Ethical Dilemmas-Infant and Child Refusal of Treatment

Like other careers, nursing too experiences ethical dilemmas. This situation is always because of conflicting principles in the field of nursing. For instance, legal demands may at times clash with nursing obligations or ethical principles of the profession. Thus, the nurses have lesser options and are incapable of making proper decisions. One such ethical dilemma in the field of nursing is the refusal of treatment among infants and children.

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Fry et al. (2010) contend that Parents have the right to agree or refuse treatment of their children. The laws of the state demand that children should not receive any treatment or operation without the consent of their parents. This denies the nurses the opportunity to perform their obligation and fulfill their life saving role. As long as the parents have stable state of mind, they legally have the power to refuse treatment on their children. However, Parens patriae principle assigns the state the role of protecting the child from harm through a court system (Fry et al., 2010). For instance, if a child is sick and a parent is unwilling to allow the child receive treatment. The court rules for a compulsory treatment of the child and denies the parents the right over their neglected children in an attempt to protect its citizen (the child). The court only does this when it is the only way to save the life of the child. However, the same legislations state that if the child is sick in a state close to death or terminally ill especially suffering from chronic disease, then the state has no role in maintaining the child’s life (Butts & Rich, 2007). Thus, the state defies the child’s interest and leaves the child to peril.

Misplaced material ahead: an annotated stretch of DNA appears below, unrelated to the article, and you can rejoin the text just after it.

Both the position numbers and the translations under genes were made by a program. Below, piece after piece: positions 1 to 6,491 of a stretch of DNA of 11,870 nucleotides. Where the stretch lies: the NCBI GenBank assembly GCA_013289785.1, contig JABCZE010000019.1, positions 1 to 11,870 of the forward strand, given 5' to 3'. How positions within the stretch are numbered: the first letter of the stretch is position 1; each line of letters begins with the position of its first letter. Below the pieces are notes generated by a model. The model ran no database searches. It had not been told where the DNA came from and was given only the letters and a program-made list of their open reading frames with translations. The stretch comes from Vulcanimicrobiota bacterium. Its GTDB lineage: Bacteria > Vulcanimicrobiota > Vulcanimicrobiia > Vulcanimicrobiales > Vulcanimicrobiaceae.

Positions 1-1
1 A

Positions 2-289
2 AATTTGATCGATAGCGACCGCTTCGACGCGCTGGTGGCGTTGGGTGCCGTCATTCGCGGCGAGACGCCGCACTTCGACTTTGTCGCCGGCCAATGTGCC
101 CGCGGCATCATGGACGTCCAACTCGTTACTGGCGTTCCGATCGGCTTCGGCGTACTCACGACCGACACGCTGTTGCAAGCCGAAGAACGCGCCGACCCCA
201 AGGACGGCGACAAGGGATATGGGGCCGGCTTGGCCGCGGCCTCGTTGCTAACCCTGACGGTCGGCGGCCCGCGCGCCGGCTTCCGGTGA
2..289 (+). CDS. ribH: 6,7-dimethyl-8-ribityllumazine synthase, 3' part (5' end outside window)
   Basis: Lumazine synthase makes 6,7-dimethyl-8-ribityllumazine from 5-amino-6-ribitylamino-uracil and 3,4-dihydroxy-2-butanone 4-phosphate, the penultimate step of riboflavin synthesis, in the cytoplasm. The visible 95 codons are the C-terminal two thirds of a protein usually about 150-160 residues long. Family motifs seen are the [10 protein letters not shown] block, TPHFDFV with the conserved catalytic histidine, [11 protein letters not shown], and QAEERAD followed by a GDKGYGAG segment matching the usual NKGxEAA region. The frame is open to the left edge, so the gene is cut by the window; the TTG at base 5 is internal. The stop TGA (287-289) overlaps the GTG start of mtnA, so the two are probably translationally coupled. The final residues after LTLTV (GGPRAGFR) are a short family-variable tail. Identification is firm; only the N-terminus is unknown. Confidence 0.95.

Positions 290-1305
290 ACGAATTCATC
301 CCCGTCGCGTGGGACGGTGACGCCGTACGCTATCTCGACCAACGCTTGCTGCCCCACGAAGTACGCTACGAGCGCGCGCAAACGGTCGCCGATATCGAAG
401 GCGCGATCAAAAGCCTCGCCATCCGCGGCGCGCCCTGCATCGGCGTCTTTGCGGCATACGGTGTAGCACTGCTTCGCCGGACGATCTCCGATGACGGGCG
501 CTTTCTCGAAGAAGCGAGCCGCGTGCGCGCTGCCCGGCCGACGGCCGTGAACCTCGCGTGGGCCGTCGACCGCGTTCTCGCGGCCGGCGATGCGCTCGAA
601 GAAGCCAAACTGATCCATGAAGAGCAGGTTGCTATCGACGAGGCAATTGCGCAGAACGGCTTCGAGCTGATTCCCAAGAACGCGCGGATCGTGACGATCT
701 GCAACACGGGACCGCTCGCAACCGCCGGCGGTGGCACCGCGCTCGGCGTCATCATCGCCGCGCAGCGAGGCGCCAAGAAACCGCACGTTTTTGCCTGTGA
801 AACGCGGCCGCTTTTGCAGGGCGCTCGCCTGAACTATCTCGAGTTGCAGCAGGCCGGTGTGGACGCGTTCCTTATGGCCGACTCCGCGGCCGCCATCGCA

Sometimes, the court may allow the minor to make decision about treatment especially when 14 years old, the treatment may not have grave consequences on the minor or if it is of good to the minor. However, in most cases it grants a guardian the role of taking care of the minor. All this depends on court orders, which might take time thus delay the life saving process of the minor.

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